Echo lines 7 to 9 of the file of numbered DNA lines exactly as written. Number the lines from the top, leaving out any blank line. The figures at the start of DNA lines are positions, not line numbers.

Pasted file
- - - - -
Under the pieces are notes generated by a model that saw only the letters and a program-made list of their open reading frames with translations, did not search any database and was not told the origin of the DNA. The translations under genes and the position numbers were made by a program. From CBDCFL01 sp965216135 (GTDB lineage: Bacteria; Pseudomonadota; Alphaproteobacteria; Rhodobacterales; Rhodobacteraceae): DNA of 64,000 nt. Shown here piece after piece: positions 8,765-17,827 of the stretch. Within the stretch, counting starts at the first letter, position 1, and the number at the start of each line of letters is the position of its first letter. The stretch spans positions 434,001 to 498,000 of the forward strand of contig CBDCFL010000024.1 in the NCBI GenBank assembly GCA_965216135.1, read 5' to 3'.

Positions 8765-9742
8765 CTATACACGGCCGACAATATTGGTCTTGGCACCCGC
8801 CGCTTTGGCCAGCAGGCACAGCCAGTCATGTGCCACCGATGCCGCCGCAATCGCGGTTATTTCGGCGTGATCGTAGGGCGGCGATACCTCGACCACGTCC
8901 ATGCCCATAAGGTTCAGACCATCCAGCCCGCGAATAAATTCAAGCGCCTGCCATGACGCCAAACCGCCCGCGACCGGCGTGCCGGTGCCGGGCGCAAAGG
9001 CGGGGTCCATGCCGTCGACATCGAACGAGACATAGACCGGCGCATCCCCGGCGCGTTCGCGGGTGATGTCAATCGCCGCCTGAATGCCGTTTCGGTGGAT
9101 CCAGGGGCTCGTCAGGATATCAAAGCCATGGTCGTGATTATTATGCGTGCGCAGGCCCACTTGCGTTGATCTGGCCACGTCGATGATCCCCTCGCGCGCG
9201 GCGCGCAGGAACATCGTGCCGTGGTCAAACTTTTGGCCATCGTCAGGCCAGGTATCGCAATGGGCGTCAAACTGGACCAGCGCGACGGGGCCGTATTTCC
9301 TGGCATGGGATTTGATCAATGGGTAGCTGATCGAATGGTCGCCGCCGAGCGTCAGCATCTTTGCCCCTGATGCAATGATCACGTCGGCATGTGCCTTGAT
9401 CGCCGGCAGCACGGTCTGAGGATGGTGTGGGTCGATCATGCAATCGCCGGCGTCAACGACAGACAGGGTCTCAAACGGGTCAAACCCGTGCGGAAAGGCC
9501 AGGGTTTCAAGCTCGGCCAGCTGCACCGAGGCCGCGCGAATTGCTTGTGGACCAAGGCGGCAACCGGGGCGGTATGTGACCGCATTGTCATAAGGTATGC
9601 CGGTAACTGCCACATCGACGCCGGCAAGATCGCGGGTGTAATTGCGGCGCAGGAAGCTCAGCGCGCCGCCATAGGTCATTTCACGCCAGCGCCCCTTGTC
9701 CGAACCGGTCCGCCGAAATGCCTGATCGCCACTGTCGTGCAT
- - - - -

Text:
9101 CCAGGGGCTCGTCAGGATATCAAAGCCATGGTCGTGATTATTATGCGTGCGCAGGCCCACTTGCGTTGATCTGGCCACGTCGATGATCCCCTCGCGCGCG
9201 GCGCGCAGGAACATCGTGCCGTGGTCAAACTTTTGGCCATCGTCAGGCCAGGTATCGCAATGGGCGTCAAACTGGACCAGCGCGACGGGGCCGTATTTCC
9301 TGGCATGGGATTTGATCAATGGGTAGCTGATCGAATGGTCGCCGCCGAGCGTCAGCATCTTTGCCCCTGATGCAATGATCACGTCGGCATGTGCCTTGAT